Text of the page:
As I put my grandson in the car to go home after a weekend full of fun, he turned to me and began crying in protest, because even though we had talked about what was going to happen, it was still a surprise.
Our work life can be full of unpleasant surprises, too. Those surprises can lead to conflict with others and within ourselves, and create a negative work environment.
Bad News Bears
This was the case for my client Natalie, who I met through some volunteer work we do together. She directs a state-of-the-art senior living community. She had been asked to share with her staff a decision made by the managing company that reduced the work hours and the amount of breaks given to the nursing staff. The decision, a surprise, was one Natalie felt was detrimental to the community, but she was unable to change the decision.
Uproar in The Troops
A week after the news, the nursing staff was still in an uproar. They were focused on what was going to happen rather than patient care. Residents and families complained, and the managing company put pressure on her to “fix” everything. By the end of the week when it was obvious the decision would not be reversed, four nurses had quit, effective immediately. Natalie was left short-staffed, without support, and the families of the residents were complaining loudly. She called me to help.
Help Is Here
Here is what we did to overcome the stress of the negative environment:
Zero in on the priorities. When we are in a negative environment, there is a tendency to focus on what’s wrong rather than what’s important. After making a plan together for what needed to be done to move through the situation, Natalie had a clear path for her next moves. This helped her to keep focusing forward.
Reframe the “story” to find the opportunities. When surprises happen, we tell ourselves a story – make an interpretation – about what is happening. Based on that story, we decide how to feel. Natalie’s story was that the managing company didn’t value the work that the nurses were doing and just wanted to save on benefits. She was feeling disappointed, frustrated, and helpless. These emotions were leading her to react in ways that were causing even more disharmony with the staff. When she realized, through our coaching, that she was reacting to this story, she was able to set it aside and begin looking for ways to support the staff and residents.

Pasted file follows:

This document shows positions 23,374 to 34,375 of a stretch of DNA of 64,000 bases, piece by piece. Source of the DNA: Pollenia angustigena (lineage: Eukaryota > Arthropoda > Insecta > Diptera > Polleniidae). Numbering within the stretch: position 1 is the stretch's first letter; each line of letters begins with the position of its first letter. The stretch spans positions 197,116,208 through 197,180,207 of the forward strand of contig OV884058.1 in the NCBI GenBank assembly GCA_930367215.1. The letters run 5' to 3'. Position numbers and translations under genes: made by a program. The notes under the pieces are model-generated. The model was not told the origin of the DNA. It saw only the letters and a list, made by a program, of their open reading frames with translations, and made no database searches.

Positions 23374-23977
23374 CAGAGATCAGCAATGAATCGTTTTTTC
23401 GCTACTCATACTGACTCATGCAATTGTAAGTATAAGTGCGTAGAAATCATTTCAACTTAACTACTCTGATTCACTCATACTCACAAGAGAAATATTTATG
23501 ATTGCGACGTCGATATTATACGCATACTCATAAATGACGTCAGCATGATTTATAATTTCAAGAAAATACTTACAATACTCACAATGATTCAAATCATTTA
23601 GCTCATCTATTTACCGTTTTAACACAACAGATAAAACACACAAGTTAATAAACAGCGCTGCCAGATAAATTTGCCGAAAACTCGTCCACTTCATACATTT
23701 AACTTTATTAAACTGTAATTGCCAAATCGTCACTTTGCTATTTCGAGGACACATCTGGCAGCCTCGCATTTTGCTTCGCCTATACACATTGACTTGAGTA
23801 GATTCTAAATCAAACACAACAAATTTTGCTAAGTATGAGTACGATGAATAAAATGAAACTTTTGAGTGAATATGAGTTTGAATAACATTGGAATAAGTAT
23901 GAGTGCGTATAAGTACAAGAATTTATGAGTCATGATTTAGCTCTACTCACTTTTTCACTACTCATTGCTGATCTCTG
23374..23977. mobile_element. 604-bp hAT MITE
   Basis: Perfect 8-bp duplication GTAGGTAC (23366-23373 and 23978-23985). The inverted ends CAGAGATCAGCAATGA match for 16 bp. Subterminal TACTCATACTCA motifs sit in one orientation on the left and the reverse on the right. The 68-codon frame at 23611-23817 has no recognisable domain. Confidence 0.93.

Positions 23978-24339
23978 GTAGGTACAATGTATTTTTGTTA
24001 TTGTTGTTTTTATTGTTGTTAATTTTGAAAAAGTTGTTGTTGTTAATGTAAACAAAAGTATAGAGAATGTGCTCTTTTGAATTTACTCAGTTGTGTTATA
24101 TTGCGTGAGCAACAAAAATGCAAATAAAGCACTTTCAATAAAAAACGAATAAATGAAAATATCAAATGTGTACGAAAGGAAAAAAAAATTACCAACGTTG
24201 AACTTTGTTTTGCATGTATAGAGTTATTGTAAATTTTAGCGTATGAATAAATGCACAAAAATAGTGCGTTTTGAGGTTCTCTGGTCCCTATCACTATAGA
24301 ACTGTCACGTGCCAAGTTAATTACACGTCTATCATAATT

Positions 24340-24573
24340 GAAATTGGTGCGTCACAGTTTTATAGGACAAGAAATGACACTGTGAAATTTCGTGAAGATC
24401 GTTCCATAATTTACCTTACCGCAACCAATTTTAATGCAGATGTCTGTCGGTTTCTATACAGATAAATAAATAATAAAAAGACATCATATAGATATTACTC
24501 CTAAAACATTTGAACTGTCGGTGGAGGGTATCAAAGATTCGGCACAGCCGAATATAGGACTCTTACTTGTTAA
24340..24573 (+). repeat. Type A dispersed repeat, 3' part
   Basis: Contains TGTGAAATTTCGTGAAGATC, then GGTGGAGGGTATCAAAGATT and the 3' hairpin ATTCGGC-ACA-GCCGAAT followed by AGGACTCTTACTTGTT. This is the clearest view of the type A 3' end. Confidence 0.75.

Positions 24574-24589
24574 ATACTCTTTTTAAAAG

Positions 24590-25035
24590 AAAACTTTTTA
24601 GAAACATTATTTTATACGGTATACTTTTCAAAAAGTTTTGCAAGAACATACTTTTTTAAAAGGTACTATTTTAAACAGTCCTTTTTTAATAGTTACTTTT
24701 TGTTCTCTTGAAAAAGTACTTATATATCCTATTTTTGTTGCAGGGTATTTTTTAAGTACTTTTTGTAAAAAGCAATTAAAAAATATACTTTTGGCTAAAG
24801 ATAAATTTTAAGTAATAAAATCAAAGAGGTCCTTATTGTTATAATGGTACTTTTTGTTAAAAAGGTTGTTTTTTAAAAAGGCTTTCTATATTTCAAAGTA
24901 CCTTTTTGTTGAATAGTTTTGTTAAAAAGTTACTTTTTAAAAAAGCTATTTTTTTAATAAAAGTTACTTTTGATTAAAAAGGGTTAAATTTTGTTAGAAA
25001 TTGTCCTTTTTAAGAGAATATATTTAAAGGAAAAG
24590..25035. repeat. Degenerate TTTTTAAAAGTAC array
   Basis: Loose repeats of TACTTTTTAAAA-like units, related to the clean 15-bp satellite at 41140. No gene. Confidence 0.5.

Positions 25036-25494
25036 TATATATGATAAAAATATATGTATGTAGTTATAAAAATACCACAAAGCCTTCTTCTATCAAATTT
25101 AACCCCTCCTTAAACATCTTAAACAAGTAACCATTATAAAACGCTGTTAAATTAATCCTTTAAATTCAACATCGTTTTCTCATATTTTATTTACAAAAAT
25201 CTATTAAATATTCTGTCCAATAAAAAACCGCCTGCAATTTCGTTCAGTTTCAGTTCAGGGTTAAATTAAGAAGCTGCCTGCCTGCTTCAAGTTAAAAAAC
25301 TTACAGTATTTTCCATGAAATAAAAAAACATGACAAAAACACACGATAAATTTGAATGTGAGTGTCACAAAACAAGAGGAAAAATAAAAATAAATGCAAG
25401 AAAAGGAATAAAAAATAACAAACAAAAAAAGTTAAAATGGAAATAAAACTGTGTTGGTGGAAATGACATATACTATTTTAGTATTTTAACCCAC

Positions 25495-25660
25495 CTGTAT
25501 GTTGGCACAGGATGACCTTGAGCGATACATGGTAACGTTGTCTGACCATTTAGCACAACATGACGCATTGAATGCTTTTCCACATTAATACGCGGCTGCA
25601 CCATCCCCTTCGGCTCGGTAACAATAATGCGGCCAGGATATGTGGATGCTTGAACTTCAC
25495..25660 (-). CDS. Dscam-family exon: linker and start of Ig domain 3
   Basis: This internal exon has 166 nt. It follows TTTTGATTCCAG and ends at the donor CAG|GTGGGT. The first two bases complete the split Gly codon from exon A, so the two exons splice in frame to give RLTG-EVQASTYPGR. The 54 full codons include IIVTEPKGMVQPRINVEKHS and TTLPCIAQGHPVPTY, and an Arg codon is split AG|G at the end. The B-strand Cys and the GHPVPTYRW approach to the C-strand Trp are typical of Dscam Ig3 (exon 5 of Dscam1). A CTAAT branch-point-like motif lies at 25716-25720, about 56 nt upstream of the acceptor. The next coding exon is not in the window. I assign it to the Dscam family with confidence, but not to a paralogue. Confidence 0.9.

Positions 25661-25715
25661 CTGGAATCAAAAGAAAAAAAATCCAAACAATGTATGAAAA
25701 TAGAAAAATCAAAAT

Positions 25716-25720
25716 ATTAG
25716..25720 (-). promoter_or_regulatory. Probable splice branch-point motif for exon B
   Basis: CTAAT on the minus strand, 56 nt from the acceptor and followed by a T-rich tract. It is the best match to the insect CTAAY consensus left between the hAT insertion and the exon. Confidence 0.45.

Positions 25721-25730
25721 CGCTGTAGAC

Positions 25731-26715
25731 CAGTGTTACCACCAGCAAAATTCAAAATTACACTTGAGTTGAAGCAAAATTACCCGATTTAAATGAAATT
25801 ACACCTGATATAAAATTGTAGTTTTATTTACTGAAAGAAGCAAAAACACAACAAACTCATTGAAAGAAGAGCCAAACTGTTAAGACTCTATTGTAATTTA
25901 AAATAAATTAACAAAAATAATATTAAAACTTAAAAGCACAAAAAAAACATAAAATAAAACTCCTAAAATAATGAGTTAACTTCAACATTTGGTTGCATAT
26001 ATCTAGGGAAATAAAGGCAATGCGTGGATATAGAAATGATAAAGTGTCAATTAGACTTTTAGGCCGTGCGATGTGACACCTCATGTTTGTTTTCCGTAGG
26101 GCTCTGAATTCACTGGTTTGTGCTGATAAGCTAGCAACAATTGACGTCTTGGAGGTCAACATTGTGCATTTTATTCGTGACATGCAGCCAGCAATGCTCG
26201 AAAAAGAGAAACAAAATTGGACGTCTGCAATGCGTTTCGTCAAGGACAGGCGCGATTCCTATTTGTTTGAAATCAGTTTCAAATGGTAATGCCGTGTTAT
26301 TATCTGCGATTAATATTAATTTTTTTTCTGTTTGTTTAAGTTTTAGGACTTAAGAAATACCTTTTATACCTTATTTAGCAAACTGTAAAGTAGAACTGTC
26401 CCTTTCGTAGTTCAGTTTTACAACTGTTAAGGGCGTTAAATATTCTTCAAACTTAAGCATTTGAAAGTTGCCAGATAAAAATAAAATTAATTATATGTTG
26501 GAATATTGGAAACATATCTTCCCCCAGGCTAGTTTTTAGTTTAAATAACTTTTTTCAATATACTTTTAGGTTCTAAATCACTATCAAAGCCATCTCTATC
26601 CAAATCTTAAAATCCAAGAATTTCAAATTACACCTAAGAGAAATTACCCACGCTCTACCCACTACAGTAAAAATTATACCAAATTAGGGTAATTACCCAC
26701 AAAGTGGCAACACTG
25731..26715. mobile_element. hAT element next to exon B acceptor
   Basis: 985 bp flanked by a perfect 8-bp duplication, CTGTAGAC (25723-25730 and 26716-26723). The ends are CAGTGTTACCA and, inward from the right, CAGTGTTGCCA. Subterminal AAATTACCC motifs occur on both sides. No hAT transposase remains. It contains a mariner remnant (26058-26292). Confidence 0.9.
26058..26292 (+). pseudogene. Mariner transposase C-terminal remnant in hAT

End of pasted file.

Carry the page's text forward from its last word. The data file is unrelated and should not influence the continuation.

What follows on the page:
Spend 80% of your time focusing on the solution. Once Natalie realized the story she was telling herself and reframed that story, she was able to focus on solutions to the problem. She supported the nurses who left with referrals to other nursing positions in the area, reworked the schedule to ensure quality care continued for the residents - in what turned out to be a much more efficient way, and made sure each person on staff received a daily note about something she noticed in their work that helped move their mission forward.
Happily Ever After
Natalie was so successful in overcoming this surprise that today she is district manager of a group of senior living communities managed by the same company. She is regularly consulted in the company about how to meet challenges within the communities and in the company overall. Her ability to prioritize and create goodwill among staff and families is renowned within the company, and she regularly speaks at company retreats on new initiatives.
If you'd like to learn more about turning negativity in your workplace to profitability, contact me today!